European Union foreign ministers have reaffirmed their support for the historic nuclear agreement between Iran and the P5+1 group of countries, saying the accord is working and is a key part of non-proliferation efforts.
The union’s foreign ministers held a closed-door meeting, chaired by EU foreign policy chief, Federica Mogherini, on the best way to proceed on the Iran issue in Luxembourg on Monday. The meeting came three days after US President Donald Trump refused to formally certify that Iran was complying with the deal, known as the Joint Comprehensive Plan of Action (JCPOA), and warned that he might ultimately terminate the agreement.
While Trump did not pull Washington out of the nuclear deal, he gave the US Congress 60 days to decide whether to reimpose economic sanctions against Tehran that were lifted under the pact. Reimposing sanctions would put the US at odds with other signatories to the accord and the European Union.
The top EU diplomats urged US lawmakers not to reimpose sanctions on Tehran and warned against the serious consequences for regional peace of a failure to maintain the international agreement backed by the UN Security Council.
“As Europeans together, we are very worried that the decision of the US president could lead us back into military confrontation with Iran,” German Foreign Minister Sigmar Gabriel told reporters.
After the meeting, the foreign ministers issued a statement, expressing their determination to fully implement the international nuclear agreement.
“The EU is committed to the continued full and effective implementation of all parts of the JCPOA,” the statement said.
It added that the International Atomic Energy Agency (IAEA) had certified eight times that Iran was living up to its commitments under the JCPOA. The deal has also been certified twice in the United States since Trump took office.
“At a time of acute nuclear threat, the EU is determined to preserve the [agreement] as a key pillar of the international non-proliferation architecture,” the EU foreign ministers noted.
They added that they saw Trump’s refusal to certify the JCPOA “as being in the context of an internal US process.”
Mogherini said the ministers “understand the politics around it,” but she noted that “what is of crucial importance for us is that our European security interests are taken into consideration.”
“Non-proliferation is a major element of world security and rupturing that would be extremely damaging. We hope that Congress does not put this accord in jeopardy,” French Foreign Minister Jean-Yves Le Drian told reporters.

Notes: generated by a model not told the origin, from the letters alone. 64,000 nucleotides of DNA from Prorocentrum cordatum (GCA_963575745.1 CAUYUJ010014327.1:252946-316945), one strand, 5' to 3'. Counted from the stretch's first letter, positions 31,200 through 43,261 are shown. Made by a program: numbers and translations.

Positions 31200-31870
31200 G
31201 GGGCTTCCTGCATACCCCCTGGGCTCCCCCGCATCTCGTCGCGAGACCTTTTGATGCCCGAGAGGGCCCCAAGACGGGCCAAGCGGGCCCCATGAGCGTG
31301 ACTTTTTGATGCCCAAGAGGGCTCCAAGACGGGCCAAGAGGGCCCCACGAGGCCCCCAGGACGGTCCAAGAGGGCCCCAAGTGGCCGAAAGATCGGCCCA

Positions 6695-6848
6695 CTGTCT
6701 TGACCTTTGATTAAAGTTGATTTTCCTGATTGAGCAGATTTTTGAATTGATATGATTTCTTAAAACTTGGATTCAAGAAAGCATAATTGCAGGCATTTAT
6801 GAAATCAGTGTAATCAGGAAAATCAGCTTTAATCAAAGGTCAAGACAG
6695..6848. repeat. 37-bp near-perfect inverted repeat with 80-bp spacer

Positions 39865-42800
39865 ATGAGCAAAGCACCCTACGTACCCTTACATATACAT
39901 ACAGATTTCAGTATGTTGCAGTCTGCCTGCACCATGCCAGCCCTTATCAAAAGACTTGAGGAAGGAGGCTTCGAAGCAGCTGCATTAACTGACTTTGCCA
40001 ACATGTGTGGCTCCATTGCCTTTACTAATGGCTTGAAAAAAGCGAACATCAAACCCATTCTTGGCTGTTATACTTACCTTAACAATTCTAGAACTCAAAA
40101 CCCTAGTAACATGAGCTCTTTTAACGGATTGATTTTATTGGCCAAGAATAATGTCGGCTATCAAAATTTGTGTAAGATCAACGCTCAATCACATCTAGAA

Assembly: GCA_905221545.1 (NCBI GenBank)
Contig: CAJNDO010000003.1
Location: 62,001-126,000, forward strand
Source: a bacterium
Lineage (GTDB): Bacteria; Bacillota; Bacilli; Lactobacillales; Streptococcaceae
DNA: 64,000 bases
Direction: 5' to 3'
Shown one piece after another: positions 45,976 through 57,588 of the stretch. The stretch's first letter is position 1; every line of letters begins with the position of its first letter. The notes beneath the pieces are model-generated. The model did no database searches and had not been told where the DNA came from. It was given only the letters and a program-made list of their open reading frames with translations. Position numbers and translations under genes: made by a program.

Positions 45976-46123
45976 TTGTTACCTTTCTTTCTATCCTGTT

Dutch Foreign Minister Bert Koenders also said the agreement was about “the safety of the world,” adding, “I hope also that the US Congress will realize this and take the right decisions.”
During their Monday meeting, the EU ministers also discussed Iran’s ballistic missile program but emphasized that the immediate focus had to be saving the landmark deal.
The EU foreign policy chief said the ministers held no talks about new sanctions on Tehran over its ballistic missile program.
Iran and the five permanent members of the United Nations Security Council – the United States, France, Britain, Russia and China – plus Germany signed the nuclear agreement on July 14, 2015 and started implementing it on January 16, 2016.
Under the JCPOA, Iran undertook to put limitations on its nuclear program in exchange for the removal of nuclear-related sanctions imposed against Tehran.
The JCPOA is regarded as the most significant diplomatic success for the 28-nation bloc in several decades.
In a telephone conversation on Sunday, British Prime Minister Theresa May and German Chancellor Angela Merkel agreed that the two countries remained firmly committed to the deal.
Johnson, who was speaking during a telephone conversation with Iran’s Foreign Minister Mohammad Javad Zarif, reiterated his country’s full support for the JCPOA.
Mogherini also stated that she was planning to travel to Washington early next month to try to muster support for the nuclear deal with Iran.
She said she would “be in Washington in early November” to urge US lawmakers not to walk away from the 2015 deal.